Donald Trump scores victory one week before the vote

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Donald Trump attends Judge Amy Coney Barrett's swearing-in at the White House on Monday, October 26.

Just returned from Pennsylvania where he held three meetings in the single day of Monday, October 26, Donald Trump attended the swearing-in of Judge Amy Coney Barrett in the early evening, confirmed less than an hour earlier by the Senate. Although this confirmation was obtained as expected given the narrow Republican majority in the Upper Assembly, the judge became the first nominee in 150 years to be confirmed by votes from a single party. She was sworn in under the authority of Clarence Thomas, the most conservative judge of the Supreme Court, then she posed alongside the president in a campaign rally atmosphere.

In 2017, Neil Gorsuch had obtained 54 votes, including those of three Democrats, against 45. A year later, Brett Kavanaugh had collected 50 votes, including a Democrat, against 48. The Republican Party having won two seats in the elections of mid Mandate, Amy Coney Barrett was confirmed by 52 to 48 votes. A Republican senator, Susan Collins (Maine) voted with Democrats to protest such a nomination so close to the presidential election. The conservative judge will take up her duties on the eve of the presidential election and will therefore be able to arbitrate any electoral disputes.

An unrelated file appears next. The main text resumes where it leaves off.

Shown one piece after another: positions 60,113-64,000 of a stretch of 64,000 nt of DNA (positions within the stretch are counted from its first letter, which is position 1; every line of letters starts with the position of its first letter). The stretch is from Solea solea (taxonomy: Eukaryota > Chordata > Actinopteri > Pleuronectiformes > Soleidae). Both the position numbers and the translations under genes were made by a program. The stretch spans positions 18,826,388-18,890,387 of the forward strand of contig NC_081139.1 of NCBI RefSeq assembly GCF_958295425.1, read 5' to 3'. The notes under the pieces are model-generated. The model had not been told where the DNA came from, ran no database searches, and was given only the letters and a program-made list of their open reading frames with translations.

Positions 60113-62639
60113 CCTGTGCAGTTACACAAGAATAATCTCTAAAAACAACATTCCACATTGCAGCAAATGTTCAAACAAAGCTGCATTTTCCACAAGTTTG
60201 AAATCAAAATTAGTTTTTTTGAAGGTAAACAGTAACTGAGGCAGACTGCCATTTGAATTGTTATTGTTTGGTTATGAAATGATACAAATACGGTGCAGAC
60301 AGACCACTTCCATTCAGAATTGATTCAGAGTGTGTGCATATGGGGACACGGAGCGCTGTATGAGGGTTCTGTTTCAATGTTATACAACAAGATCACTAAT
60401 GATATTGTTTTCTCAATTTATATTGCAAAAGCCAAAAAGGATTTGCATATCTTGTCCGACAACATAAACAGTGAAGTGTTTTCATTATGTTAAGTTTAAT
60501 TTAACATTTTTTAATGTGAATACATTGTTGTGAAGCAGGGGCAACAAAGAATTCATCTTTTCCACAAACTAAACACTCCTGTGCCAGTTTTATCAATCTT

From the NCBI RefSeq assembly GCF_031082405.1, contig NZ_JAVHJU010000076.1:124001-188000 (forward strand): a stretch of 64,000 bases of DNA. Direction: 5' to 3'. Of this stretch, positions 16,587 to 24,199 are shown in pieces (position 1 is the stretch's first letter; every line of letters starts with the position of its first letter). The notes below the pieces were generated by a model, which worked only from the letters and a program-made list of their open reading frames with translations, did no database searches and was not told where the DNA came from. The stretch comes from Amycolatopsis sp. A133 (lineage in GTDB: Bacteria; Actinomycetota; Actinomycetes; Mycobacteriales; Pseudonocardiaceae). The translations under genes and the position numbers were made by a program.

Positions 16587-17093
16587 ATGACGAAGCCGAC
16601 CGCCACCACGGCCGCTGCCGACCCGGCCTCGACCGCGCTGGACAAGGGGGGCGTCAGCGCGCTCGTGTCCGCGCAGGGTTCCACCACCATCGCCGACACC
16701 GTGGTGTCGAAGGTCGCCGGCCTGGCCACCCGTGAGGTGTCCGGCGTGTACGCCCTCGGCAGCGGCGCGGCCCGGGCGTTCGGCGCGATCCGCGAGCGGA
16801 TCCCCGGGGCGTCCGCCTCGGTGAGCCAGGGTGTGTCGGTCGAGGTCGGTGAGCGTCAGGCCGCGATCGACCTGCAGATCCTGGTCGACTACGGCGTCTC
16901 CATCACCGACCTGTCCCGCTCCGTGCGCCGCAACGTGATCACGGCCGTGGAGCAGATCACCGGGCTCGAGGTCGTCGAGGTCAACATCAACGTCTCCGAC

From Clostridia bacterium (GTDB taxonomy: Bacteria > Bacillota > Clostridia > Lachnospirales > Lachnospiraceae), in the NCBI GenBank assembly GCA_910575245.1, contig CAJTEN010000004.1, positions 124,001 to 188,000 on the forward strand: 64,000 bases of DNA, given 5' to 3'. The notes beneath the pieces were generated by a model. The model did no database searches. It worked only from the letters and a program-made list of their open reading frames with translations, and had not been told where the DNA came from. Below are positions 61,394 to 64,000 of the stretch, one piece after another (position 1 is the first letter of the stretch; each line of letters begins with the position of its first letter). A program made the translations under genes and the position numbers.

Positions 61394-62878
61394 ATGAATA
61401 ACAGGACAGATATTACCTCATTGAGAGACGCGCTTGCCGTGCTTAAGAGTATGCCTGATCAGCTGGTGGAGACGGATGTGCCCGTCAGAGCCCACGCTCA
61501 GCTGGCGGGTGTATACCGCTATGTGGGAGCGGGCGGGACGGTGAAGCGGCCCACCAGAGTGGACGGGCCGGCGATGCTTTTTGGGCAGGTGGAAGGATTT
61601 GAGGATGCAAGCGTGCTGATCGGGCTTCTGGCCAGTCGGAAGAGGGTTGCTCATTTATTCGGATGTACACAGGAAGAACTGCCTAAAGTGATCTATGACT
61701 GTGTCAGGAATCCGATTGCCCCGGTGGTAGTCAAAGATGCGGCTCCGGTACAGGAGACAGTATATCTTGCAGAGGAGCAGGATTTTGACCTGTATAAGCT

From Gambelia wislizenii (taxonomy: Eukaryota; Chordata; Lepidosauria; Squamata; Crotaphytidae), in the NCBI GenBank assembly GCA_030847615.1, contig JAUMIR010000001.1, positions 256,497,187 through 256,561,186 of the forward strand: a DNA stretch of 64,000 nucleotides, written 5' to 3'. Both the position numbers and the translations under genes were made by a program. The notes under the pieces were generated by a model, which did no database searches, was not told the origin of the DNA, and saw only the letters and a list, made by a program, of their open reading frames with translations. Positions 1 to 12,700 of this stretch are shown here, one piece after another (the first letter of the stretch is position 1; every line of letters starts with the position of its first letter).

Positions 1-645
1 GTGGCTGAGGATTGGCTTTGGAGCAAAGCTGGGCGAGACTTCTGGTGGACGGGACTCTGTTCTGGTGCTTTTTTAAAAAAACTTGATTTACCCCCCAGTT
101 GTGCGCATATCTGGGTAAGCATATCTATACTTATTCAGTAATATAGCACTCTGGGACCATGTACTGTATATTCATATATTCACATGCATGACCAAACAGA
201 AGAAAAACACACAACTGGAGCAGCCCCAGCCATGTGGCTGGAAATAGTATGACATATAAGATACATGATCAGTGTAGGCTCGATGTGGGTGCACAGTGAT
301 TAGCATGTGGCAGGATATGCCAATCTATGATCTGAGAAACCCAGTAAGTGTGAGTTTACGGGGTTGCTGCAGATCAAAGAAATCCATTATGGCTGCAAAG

The two judges appointed by Barack Obama, Elena Kagan and Sonia Sotomayor had obtained 63 votes and 68 votes respectively, more than the qualified majority then required and that the leader of the Republican majority, Mitch McConnell (Kentucky) suppressed in 2017. A By way of comparison, Justice Ruth Bader Ginsburg, replaced by Amy Coney Barrett, appointed by Bill Clinton, had obtained 96 votes to 3.

Mitch McConnell had opposed the organization of the slightest vote for Judge Merrick Garland chosen by Barack Obama in March 2016. He argued from the presidential election scheduled for eight months later to believe that the Democratic president no longer had the legitimacy to make such a decision. The Republican obstruction was all the more determined that a confirmation from Merrick Garland would have tilted the majority of the highest legal body in the United States on the side of judges appointed by Democratic presidents.

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